How 4.5 million Irish immigrants became 40 million Irish Americans: demographic and subjective aspects of the ethnic composition of white Americans

M. Hout, J. R. Goldstein

Research output: Contribution to journalArticle

Abstract

In 1980, the US Census contained a subjective question about ethnic identity. Natural increase, intermarriage, and subjective identification contribute to the current size of each ethnic group. Simulations for the British-, Irish-, German-, and Italian-origin populations show the interaction among time of arrival, overall fertility and mortality trends, and differential fertility in determining natural increase. The subjective identification with some ethnic groups, notably the Irish and Germans, exceeds what natural increase would imply, while identification with other ethnic groups falls short of what demographic processes would imply. Loglinear models of ethno-religious intermarriage show that religious diversity is an important factor in the diffusion of Irish and German identities, while the relative religious homogeneity of the British and Italians limits the diffusion of those identities. -Authors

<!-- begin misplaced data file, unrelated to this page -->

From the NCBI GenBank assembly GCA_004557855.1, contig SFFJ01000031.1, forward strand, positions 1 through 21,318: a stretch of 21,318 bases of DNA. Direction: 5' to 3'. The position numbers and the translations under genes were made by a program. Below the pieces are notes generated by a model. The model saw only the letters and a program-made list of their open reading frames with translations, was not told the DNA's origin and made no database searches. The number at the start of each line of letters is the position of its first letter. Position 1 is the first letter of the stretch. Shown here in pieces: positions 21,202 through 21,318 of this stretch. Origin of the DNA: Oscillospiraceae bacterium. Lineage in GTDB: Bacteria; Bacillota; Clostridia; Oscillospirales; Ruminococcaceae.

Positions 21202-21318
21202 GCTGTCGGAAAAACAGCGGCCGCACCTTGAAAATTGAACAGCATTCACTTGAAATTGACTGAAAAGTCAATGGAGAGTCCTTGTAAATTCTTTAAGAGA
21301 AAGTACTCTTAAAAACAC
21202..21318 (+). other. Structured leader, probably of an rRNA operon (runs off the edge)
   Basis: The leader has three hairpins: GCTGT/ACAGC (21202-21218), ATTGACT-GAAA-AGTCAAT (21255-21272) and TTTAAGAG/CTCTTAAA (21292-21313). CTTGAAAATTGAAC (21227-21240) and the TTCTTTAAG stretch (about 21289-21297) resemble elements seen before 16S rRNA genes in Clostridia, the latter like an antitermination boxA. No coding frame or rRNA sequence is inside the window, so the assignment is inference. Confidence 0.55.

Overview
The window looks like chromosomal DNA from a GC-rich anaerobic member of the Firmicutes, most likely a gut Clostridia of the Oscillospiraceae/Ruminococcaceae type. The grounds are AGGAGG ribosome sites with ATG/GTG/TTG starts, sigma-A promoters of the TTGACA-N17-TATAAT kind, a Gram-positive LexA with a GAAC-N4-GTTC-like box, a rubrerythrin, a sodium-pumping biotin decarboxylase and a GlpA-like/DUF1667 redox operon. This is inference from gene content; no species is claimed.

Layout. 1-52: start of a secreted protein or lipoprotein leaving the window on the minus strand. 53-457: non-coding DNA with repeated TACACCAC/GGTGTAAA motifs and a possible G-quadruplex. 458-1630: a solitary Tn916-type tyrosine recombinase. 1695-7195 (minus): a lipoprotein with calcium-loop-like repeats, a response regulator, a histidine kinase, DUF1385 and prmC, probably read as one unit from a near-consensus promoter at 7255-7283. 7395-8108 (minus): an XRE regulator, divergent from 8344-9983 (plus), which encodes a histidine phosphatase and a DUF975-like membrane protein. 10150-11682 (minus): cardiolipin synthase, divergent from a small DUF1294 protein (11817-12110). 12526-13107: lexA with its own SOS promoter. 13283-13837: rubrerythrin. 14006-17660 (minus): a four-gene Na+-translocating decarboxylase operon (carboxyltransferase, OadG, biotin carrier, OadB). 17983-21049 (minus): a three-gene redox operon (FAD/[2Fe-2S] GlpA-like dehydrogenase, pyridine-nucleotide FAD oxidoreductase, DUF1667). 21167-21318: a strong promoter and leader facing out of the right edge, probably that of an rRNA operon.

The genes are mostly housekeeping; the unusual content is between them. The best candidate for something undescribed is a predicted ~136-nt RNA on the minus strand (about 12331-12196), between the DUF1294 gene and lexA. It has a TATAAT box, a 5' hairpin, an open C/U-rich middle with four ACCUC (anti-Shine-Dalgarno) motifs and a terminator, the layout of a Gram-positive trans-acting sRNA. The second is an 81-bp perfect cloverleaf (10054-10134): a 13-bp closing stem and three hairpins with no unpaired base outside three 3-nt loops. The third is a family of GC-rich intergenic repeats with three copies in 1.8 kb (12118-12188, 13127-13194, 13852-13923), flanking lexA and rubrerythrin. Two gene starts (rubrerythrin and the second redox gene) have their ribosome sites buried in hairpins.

Original languageEnglish (US)
Pages (from-to)64-82
Number of pages19
JournalAmerican Sociological Review
Volume59
Issue number1
StatePublished - 1994

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intermarriage
ethnic group
immigrant
fertility
ethnic identity
census
mortality
simulation
trend
interaction
time
homogeneity

ASJC Scopus subject areas

  • Sociology and Political Science

Cite this

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